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    By making a frame of which to bolt your fork mount to, you'd be able to mount the bike using the fork mount. Bonus points for making a wheel mount as well.

    Also, if you want to make this thing easier to mount and remove, you could use thumb or wing nuts. Even quicker on/off might be able to use toggle clamp or quick-release clamps.

    Sorry I don't have any available pictures now but hopefully this piques the imagination a bit.

  19. #19
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    I know this is an old thread, but I think I have just found the stupidest comment I have come across on mtbr, which is saying alot:
    Quote Originally Posted by Birdman View Post
    Funny, I was thinking about this idea as well (towing my MTB to the trailhead using my road bike). ...
    I am pretty sure outside of your weirdo brain, in the realm of actually physical reality, you or anyone is better off, GASP, pedaling the mountain bike to the trail head.

  20. #20
    NDD
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    The idea of towing to the trailhead, while kind of hare-brained, brings up the otherwise important topic of how tow a bike at all. I'd like to be able to tow one with the other to get it worked on if i need.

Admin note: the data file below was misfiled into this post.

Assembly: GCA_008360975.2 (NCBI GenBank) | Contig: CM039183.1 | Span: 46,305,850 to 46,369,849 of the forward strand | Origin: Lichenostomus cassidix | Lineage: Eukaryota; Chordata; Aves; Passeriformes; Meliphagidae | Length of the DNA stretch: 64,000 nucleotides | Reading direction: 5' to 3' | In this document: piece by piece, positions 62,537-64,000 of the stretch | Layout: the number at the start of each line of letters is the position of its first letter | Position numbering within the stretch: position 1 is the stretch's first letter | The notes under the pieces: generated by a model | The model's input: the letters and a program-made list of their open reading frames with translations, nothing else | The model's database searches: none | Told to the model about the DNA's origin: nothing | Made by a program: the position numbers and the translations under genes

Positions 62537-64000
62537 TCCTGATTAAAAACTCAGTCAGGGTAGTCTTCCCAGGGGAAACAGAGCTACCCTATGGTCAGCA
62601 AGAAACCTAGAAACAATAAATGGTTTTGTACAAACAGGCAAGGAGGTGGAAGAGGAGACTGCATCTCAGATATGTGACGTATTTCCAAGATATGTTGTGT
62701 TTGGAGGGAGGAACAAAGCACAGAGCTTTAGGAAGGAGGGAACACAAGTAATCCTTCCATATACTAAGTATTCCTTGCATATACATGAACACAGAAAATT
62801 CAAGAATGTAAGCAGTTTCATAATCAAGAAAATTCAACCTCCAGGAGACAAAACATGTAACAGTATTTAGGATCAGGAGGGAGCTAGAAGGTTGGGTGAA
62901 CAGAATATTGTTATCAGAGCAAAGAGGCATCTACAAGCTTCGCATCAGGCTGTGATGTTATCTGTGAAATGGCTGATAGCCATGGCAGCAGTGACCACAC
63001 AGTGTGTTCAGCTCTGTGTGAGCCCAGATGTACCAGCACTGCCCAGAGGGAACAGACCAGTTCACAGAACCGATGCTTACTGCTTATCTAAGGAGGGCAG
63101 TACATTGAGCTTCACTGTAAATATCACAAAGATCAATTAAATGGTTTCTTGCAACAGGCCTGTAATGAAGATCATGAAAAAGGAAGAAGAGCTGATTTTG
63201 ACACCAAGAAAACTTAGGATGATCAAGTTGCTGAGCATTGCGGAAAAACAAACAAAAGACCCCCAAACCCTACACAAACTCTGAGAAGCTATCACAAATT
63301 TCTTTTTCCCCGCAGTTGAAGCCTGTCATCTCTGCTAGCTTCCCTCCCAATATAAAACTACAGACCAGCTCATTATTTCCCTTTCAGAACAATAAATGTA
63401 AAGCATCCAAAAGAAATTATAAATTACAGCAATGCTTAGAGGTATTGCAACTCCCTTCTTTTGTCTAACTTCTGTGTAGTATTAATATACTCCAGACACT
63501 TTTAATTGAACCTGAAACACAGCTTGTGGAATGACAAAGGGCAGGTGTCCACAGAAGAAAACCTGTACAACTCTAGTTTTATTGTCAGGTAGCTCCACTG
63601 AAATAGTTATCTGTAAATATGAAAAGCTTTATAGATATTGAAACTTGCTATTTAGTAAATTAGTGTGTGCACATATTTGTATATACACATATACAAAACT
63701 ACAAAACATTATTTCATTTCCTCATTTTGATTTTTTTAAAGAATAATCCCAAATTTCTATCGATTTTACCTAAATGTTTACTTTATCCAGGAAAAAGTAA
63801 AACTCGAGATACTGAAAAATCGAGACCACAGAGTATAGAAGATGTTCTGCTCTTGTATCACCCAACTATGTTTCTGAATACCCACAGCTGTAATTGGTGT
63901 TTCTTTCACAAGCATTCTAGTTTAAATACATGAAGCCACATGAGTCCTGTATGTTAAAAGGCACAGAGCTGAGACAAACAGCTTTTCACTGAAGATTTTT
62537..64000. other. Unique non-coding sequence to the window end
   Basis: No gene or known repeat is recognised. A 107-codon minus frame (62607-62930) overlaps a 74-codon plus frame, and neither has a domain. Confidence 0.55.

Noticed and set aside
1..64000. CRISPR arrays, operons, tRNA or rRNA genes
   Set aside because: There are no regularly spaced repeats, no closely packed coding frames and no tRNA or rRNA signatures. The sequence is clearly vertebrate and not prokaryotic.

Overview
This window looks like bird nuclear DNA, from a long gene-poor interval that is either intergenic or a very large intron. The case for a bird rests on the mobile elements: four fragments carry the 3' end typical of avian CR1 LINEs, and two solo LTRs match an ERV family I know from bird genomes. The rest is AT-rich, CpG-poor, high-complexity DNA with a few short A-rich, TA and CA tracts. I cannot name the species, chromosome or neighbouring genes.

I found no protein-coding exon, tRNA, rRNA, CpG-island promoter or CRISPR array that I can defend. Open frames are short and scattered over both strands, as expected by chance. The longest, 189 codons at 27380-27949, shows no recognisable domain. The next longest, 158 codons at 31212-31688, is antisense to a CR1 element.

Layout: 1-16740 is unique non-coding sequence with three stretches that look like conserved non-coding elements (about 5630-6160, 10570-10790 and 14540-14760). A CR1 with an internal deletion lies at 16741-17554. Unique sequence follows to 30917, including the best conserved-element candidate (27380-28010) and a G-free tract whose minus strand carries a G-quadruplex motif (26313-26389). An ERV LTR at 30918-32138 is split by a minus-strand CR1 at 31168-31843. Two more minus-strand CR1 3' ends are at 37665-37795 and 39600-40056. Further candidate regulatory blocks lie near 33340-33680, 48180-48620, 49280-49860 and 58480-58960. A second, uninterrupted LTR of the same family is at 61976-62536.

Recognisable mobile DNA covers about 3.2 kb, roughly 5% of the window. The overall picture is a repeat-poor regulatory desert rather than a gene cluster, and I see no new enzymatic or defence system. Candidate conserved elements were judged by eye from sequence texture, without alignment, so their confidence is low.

I meant to get on this last week,but deadlines have stalled this project. Perhaps this week...

  21. #21
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    I have been thinking on this since you brought it up, I just haven't had time to build the prototype.

    Seems like I could get a spare quick release skewer/ axle/ bolt and nut that matches the front on my mtb and some slightly larger pvc or steel tubing to use as a spacer. The quick release or regular bolt and nut could be tightened on the fork, around the spacer, like mounting a wheel. The tube could be zip tied and duct taped, epoxied, or welded to my rear rack. If you don't have a rack, the tube could be lashed on at the rear fender mount.

    You would have to lash the trailer bike's front wheel to the bike somehow.

    Just a thought, maybe not a good one. Best of luck.

  22. #22
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    The easiest may be to use hose clamps to attach the body of a front hub to your rack. Pull the front wheel, strap it to the trailer bike's top tube and seat post, then attach the fork to hub.

    I have thought about doing this in the past, but I so rarely need to tow a bike that I just tow a trailer that I lash the front wheel into, which gives 3 dimensions of movement (two with the headset, one with the hub).